As with every Sydney Sounds pack, both Matt and Happy Mag are excited to see where you take it.
“I want to try and provide some clean sounds just for other people to do their own thing.”
Download Matt’s Sydney Sounds sample pack below – included are nearly 100 samples separated into kicks, snares, hats, miscellaneous percussion, and one-shots, a two-and-a-half minute ambient stereo recording, and a demo beat.
Olympia Henshaw goes by the producer name Mookhi, “or Olympia, depending on how I’m feeling.” She’s been making tunes in Sydney for years now, an intricate, cerebral kind of electronic music that heavily employs sampling.
When she took the reins on another Sydney Sounds sample pack, she knew exactly where to go.
“To be able to marry Reverse Garbage where it’s all about reusing, repurposing, recycling, with sampling… I think it was the perfect relationship.”
“When Happy Mag approached me and asked for me to be a part of this I was so stoked, because this is essentially what I love doing. I love collecting sounds and samples, and I love using them in my production.”
Reverse Garbage is a Sydney institution. Since 1974 they’ve been saving materials destined for landfill, finding new homes for all the wacky, interesting bits and bobs most people throw away without thinking twice about.
It’s a beautiful mess of plastics, discarded educational models, crafting materials, and about a billion other random objects. Some of them, you won’t even be able to place.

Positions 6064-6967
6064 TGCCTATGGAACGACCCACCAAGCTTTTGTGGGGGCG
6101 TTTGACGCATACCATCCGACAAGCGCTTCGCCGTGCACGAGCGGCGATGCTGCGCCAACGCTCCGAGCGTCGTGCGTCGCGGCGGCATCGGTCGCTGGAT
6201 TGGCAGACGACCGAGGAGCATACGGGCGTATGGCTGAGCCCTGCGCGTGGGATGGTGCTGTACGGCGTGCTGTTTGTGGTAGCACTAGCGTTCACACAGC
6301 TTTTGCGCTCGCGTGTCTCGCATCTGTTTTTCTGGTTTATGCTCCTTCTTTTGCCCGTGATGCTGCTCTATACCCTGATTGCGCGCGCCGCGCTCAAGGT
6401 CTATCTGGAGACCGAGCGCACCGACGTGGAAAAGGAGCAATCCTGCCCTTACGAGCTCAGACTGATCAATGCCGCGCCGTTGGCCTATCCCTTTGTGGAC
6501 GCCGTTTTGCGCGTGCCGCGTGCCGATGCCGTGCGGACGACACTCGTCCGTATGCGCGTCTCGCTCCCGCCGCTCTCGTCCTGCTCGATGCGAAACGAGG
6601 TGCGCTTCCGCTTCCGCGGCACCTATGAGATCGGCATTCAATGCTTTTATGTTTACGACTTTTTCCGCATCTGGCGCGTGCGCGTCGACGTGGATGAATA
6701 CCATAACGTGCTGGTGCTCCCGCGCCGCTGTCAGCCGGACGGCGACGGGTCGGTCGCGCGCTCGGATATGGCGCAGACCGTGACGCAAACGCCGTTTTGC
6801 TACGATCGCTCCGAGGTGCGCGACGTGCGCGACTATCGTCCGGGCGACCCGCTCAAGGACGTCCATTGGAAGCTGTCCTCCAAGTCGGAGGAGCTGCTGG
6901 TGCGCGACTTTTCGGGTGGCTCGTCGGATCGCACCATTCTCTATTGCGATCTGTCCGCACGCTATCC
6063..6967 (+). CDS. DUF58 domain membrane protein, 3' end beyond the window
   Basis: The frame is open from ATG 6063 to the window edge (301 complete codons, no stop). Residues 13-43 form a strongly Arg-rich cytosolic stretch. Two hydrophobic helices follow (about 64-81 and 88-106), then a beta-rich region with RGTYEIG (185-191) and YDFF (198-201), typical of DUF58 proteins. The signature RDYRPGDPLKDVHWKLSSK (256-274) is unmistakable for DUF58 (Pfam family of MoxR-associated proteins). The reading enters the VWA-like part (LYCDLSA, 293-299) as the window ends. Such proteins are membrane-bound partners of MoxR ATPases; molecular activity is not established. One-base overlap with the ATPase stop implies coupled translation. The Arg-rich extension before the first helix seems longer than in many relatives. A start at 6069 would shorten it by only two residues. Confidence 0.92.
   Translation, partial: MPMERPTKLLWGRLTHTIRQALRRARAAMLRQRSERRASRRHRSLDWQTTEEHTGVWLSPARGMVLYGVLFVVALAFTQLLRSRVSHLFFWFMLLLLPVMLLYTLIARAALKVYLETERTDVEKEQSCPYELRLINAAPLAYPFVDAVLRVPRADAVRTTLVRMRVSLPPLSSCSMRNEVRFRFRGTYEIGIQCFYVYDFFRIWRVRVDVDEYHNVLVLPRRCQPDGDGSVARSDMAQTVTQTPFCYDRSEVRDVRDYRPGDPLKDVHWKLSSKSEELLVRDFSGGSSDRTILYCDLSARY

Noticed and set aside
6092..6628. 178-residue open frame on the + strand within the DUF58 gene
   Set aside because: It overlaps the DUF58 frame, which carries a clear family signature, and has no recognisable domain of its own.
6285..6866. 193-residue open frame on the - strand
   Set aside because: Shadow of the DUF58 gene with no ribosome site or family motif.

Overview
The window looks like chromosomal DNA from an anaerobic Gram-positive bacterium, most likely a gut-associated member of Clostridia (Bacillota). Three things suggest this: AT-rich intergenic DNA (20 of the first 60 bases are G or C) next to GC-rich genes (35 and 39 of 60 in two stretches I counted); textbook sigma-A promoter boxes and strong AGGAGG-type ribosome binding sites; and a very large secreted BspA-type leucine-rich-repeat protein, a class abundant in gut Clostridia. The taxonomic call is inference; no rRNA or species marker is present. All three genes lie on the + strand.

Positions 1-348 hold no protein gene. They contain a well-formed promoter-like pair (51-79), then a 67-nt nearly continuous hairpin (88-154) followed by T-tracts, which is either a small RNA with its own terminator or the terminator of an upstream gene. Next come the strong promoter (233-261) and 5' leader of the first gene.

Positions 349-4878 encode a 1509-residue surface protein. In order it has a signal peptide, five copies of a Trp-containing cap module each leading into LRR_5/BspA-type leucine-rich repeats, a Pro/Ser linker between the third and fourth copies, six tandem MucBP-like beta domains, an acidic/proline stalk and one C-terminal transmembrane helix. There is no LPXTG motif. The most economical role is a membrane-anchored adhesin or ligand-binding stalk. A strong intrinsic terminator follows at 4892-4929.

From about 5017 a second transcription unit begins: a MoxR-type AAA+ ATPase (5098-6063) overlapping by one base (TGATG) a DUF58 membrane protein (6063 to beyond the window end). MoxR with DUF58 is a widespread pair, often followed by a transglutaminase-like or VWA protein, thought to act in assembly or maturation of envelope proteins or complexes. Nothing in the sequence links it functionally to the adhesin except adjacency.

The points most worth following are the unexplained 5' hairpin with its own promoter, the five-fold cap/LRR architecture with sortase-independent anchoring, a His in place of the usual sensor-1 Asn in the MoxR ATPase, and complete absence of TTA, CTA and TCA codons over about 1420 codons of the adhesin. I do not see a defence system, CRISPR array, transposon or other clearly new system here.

“My aim today is to get a variety of the most absurd or bizarre samples that people will definitely not be able to pinpoint the origin.”
In other words, Reverse Garbage is the perfect place to collect a bunch of samples. Every piece of metal, every ceramic bowl, every item of glassware has a timbre that’s waiting to be teased out. With a whole range of sticks and poles to bonk things with, there’s a practically endless supply of sounds to be found.
“I would say the items are quotidian, so they’re everyday items but they’re en masse. You could spend hours there, it’s like a black hole. Bottle caps, some weird models or manikins, door knobs, buttons, test tubes… definitely weird bits of plastic.”
Sampling at its core is about giving sounds a second life. You’re transforming them, processing them, warping them until they fit a track you’ve already conceived – or in some cases, a sample can be so utterly unique that it’s a point of inspiration in itself.
That’s exactly what Reverse Garbage does, but for objects. These things, like the sounds they make, are there to be rediscovered and reimagined by a new owner. What can a sheet of bendable metal be in the hands of the right person? How will those buttons look when sewn into a new garment?